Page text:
Chancellor, California State University
CSU Board of Trustees Meeting - Chancellor's Report
May 16, 2007
Thank you, Chair Achtenberg.
First, I want to congratulate three people sitting around this table for receiving recent outstanding national honors and/or completing exemplary work for the CSU.
All three are a great credit to the California State University and all are working for California everyday. They are all colleagues of mine and I respect their work, advice and dedication.
Next, like Chair Achtenberg, I want to recognize our new trustee Pete Mehas. He and I have worked together in one of his many previous lives as superintendent of the Fresno County Schools. He has solid educational credentials. He will be a real asset to this board.
I also want to thank Student Trustee Andrew LaFlamme for his outstanding service on the board, and welcome Jennifer Reimer as the voting student trustee. These are two students who get what it means to represent the best interests of our 417,000 students.
I also want to again congratulate the winners of the Wang awards who we honored yesterday and last night at dinner. All five of them symbolize the CSU spirit of good teaching and good administrating – all to benefit our students.
We also recognized and said goodbye last night to Trustee Murray Galinson, CSU Dominguez Hills President Jim Lyons and Student Trustee Andrew LaFlamme. Thank you again for your service to the CSU.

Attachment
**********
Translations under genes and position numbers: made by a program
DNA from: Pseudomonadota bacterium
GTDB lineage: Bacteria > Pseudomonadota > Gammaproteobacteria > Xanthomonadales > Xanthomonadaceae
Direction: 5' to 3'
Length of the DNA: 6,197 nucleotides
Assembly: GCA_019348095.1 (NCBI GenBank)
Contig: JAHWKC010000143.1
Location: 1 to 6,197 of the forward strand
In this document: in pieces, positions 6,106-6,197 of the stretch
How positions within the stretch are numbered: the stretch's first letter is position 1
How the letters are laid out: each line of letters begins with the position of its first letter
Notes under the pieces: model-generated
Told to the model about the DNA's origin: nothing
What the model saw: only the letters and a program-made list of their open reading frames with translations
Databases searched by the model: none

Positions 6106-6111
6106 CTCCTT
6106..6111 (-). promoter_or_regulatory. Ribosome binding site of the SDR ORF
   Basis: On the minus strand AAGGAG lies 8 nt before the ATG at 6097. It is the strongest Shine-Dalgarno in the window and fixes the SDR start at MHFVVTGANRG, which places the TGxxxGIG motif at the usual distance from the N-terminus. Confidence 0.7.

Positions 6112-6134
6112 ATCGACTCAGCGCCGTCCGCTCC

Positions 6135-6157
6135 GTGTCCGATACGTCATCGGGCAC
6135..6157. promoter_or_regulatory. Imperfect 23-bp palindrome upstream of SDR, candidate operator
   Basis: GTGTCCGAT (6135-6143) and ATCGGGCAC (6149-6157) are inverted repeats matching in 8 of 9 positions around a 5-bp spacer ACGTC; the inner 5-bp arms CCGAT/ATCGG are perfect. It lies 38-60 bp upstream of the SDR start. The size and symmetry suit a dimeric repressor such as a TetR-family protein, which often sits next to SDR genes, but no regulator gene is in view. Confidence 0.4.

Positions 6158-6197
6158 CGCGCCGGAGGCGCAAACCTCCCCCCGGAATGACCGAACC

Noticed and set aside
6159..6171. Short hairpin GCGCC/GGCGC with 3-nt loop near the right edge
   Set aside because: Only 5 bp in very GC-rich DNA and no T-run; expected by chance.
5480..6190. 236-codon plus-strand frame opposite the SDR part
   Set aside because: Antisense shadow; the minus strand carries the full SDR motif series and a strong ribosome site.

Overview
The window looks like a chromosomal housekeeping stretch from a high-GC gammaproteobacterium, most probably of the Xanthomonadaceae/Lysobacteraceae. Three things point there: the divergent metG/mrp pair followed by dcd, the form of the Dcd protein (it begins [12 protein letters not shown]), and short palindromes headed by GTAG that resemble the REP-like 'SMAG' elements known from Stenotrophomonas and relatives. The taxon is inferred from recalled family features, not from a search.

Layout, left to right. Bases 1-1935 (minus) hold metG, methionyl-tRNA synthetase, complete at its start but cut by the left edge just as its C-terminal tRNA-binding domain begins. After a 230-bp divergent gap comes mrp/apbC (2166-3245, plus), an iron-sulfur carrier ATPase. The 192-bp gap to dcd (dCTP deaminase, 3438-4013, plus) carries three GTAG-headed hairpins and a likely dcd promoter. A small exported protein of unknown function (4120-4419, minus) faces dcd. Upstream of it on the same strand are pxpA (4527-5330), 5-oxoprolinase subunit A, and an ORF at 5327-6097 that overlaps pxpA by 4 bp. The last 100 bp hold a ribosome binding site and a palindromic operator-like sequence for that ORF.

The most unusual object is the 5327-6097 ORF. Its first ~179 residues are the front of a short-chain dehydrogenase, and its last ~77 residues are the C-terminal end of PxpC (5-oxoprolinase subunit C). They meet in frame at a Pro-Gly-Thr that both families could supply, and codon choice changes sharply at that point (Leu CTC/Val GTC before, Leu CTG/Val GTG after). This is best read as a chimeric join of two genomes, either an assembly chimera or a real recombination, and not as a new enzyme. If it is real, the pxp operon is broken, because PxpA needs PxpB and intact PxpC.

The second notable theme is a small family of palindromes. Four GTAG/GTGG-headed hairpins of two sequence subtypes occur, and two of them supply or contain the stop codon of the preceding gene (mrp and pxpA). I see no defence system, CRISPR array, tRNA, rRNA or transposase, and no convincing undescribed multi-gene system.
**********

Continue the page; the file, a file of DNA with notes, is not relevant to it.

I also want to welcome Millie Garcia, our new president at CSU Dominguez Hills. She is coming to us from Berkeley College in New York and New Jersey. She will begin this July. I want to thank the trustee committee and interim President Boice Bowman for their service.
For those who do not know it, San José State is celebrating its 150th anniversary this year. It is the oldest public university in the state, and I attended one day of its weeklong celebration. President Kassing and I spent part of our time with U.S. Education Secretary Margaret Spellings and other dignitaries. And just yesterday this board honored Connie and Bob Lurie for their gift of 10.8 million dollars. That gift was announced during the anniversary celebration, so President Kassing had a lot to be happy about this past week.
Speaking of CSU presidents, I want to congratulate Fullerton President Gordon for being awarded the 2007 President’s Award from the National Association of Student Personnel Administrators (NASPA). The award reflects Milt’s support of advancing the quality of student life on the campus.
I also want to reiterate the board’s and my strong support of Presidents Gonzalez of Sacramento State and Ruben Armiñana of Sonoma State. Some faculty at those campuses have instituted no confidence votes against them, but this board and I have full confidence in these presidents and all the others. We are proud that they are part of the CSU family.
As many of you know, former Northridge president Jim Cleary passed away earlier this month. He served as president from 1969 to 1992. His services are being held today in Boise, Idaho, and the Northridge campus will hold a memorial service on May 22.
Another terribly sad event occurred at our Fresno campus last week with the shooting of a former student by a current student. The campus followed proper protocol, and President Welty and I were in constant communication, beginning about 4 a.m.
These kinds of incidents happen more often that we would like. This is why our board item on emergency preparedness earlier this morning is so important. We need to be prepared and we need to reassess our plans continually. Our association with James Lee Witt, the former FEMA director, has proved invaluable as we go through this process.